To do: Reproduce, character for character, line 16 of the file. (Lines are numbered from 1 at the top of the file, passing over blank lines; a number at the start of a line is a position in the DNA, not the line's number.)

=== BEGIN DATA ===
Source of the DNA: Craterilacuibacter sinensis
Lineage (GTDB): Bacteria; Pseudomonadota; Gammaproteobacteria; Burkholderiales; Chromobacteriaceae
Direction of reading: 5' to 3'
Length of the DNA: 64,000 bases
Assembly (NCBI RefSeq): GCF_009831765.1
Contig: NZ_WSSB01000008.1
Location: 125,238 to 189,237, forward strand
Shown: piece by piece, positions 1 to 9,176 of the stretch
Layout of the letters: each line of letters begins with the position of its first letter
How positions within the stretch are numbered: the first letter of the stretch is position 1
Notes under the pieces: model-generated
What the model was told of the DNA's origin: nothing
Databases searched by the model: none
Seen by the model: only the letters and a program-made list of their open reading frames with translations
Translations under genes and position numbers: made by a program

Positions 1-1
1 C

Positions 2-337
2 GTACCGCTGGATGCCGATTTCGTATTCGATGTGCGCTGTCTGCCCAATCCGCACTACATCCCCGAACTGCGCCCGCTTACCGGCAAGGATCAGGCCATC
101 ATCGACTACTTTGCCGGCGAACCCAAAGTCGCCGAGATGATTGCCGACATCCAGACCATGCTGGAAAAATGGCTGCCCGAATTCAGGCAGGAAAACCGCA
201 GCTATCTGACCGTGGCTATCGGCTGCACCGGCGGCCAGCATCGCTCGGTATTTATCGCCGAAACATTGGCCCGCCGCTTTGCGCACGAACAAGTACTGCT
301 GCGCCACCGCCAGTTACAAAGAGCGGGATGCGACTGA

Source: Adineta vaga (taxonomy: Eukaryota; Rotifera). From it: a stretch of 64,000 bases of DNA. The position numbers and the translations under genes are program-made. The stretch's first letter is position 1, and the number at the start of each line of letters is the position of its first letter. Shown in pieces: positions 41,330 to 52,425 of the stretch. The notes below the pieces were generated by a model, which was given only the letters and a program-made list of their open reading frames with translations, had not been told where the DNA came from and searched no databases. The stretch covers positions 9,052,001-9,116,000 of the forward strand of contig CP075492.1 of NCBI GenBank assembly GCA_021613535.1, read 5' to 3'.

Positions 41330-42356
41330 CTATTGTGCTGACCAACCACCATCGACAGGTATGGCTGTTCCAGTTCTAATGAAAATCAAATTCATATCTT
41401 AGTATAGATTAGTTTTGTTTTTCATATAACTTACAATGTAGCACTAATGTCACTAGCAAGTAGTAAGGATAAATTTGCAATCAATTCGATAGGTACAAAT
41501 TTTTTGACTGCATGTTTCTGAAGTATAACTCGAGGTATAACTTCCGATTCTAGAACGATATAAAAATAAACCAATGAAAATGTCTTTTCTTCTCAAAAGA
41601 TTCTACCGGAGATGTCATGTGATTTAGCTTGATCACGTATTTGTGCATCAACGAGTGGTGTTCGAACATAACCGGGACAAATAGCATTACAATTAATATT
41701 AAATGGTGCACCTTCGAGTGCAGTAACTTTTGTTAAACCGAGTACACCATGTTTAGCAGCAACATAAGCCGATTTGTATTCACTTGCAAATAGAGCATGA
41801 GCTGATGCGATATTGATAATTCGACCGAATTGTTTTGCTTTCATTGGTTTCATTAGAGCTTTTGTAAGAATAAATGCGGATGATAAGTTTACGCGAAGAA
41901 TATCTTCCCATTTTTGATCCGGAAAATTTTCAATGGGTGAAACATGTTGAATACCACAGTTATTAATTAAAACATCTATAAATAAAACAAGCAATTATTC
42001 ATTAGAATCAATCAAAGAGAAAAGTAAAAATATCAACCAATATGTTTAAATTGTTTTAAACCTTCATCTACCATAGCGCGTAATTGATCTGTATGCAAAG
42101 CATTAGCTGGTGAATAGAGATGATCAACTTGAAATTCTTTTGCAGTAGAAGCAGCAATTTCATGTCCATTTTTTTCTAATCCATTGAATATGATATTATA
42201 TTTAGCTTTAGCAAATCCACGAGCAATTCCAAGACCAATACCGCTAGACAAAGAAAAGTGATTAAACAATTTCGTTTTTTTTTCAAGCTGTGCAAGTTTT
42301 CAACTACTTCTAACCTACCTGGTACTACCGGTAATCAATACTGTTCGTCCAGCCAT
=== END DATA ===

Positions 1-1